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Coppicing shifts CO2 stimulation of poplar productivity to above-ground pools: a synthesis of leaf to stand level results from the POP/EUROFACE experiment

Liberloo, M., Lukac, M., Calfapietra, C., Hoosbeek, M. R., Gielen, B., Miglietta, F., Scarascia-Mugnozza, G. E. and Ceulemans, R. (2009) Coppicing shifts CO2 stimulation of poplar productivity to above-ground pools: a synthesis of leaf to stand level results from the POP/EUROFACE experiment. New Phytologist, 182 (2). pp. 331-346. ISSN 0028-646X

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To link to this article DOI: 10.1111/j.1469-8137.2008.02754.x

Abstract/Summary

A poplar short rotation coppice (SRC) grown for the production of bioenergy can combine carbon (C) storage with fossil fuel substitution. Here, we summarize the responses of a poplar (Populus) plantation to 6 yr of free air CO2 enrichment (POP/EUROFACE consisting of two rotation cycles). We show that a poplar plantation growing in nonlimiting light, nutrient and water conditions will significantly increase its productivity in elevated CO2 concentrations ([CO2]). Increased biomass yield resulted from an early growth enhancement and photosynthesis did not acclimate to elevated [CO2]. Sufficient nutrient availability, increased nitrogen use efficiency (NUE) and the large sink capacity of poplars contributed to the sustained increase in C uptake over 6 yr. Additional C taken up in high [CO2] was mainly invested into woody biomass pools. Coppicing increased yield by 66% and partly shifted the extra C uptake in elevated [CO2] to above-ground pools, as fine root biomass declined and its [CO2] stimulation disappeared. Mineral soil C increased equally in ambient and elevated [CO2] during the 6 yr experiment. However, elevated [CO2] increased the stabilization of C in the mineral soil. Increased productivity of a poplar SRC in elevated [CO2] may allow shorter rotation cycles, enhancing the viability of SRC for biofuel production.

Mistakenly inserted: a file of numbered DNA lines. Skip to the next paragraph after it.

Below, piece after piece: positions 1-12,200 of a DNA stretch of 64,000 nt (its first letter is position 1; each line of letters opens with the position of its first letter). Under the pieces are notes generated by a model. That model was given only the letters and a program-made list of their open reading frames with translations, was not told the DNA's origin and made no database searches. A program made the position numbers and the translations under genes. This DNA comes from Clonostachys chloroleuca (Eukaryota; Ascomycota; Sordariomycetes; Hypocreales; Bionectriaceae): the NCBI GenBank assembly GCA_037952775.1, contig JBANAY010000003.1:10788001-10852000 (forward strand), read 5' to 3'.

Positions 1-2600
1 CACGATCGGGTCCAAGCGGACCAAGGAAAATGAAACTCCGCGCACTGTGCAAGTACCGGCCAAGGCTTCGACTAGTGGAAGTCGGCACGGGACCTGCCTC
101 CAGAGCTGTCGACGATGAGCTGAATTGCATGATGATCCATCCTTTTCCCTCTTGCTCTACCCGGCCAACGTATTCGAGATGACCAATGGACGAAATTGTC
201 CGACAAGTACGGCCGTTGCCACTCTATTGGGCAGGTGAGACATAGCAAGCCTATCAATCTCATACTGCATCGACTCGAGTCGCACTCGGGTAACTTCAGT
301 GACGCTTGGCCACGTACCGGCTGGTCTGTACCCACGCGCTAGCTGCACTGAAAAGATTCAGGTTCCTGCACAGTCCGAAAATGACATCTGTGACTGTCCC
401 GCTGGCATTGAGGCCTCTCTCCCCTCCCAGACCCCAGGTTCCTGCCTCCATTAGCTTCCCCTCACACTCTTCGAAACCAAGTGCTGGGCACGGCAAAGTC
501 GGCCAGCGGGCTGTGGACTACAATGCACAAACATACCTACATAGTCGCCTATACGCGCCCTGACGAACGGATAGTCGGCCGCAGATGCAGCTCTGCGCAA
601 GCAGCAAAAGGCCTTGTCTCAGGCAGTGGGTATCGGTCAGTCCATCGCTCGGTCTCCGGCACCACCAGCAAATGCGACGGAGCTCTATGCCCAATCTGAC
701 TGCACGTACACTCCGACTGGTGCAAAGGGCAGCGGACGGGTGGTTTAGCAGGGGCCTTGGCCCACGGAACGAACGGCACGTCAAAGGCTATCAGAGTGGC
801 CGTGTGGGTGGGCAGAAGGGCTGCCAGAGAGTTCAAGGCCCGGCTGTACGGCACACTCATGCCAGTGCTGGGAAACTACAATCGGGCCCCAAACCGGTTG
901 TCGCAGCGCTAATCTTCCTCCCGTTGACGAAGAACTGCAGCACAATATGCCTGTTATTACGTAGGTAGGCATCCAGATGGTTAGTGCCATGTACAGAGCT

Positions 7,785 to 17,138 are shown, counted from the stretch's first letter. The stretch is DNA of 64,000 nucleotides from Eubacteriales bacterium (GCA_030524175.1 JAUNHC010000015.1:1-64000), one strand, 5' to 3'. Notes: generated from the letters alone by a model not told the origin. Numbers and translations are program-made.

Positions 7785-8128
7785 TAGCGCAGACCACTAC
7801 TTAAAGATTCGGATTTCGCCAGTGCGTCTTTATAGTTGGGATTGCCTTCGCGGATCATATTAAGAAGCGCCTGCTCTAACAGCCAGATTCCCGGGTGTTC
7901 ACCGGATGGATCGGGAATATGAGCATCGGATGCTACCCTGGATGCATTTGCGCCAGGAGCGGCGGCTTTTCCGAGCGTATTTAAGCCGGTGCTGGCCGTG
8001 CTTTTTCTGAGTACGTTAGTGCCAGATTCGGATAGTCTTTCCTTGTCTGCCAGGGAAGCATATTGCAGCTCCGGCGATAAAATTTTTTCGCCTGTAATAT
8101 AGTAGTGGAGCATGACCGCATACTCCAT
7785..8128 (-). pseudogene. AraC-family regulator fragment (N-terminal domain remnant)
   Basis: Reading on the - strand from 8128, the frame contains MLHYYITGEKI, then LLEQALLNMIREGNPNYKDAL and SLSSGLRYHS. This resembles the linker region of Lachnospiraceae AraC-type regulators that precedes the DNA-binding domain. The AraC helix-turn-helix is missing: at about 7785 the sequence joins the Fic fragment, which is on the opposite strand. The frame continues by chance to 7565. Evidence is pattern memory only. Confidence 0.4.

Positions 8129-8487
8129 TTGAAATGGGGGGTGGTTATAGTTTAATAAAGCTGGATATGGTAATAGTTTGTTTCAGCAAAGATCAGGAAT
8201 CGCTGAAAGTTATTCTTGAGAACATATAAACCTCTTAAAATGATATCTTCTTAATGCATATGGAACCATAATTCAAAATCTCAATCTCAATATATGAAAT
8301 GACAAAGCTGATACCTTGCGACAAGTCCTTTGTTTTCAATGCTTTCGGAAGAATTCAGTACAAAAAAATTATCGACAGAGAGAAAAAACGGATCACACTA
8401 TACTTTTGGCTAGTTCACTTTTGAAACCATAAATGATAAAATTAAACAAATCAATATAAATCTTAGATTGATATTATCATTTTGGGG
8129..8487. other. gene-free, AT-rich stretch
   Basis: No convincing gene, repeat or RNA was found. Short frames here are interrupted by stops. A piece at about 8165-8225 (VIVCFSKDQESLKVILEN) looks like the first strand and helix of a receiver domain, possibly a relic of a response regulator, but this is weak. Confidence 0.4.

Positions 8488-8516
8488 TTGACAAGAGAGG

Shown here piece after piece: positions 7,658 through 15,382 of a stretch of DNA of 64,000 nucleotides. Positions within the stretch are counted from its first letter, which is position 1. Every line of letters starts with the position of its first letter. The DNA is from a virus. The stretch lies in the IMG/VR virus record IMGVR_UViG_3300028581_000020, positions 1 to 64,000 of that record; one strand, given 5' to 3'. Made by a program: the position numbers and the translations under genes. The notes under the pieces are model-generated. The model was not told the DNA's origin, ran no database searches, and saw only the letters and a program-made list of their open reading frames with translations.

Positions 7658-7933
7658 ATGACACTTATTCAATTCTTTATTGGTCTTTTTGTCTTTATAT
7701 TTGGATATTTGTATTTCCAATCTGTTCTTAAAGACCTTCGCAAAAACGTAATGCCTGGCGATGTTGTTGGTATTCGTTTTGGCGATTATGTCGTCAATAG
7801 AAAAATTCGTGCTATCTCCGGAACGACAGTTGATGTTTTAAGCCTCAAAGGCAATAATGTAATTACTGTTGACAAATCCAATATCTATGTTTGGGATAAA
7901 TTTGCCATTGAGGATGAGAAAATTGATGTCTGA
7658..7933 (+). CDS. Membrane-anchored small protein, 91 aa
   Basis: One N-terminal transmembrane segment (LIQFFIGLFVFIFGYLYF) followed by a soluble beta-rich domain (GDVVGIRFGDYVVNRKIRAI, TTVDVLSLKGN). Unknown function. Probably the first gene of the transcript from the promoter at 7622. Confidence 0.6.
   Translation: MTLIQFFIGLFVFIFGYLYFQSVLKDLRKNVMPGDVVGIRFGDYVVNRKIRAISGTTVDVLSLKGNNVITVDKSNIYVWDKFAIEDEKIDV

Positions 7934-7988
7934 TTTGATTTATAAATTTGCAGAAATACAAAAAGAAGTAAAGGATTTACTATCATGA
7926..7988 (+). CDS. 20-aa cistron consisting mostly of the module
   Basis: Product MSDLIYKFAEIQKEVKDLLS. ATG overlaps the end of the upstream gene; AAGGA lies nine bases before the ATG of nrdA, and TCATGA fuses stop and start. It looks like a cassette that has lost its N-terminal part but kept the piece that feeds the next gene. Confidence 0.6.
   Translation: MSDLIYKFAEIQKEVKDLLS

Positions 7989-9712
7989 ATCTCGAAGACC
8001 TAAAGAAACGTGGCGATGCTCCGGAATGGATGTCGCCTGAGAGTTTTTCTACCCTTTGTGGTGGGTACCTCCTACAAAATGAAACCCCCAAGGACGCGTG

Item Type:Article
Refereed:Yes
Divisions:Faculty of Life Sciences > School of Agriculture, Policy and Development > Biodiversity, Crops and Agroecosystems Division > Crops Research Group
ID Code:25997
Publisher:Wiley

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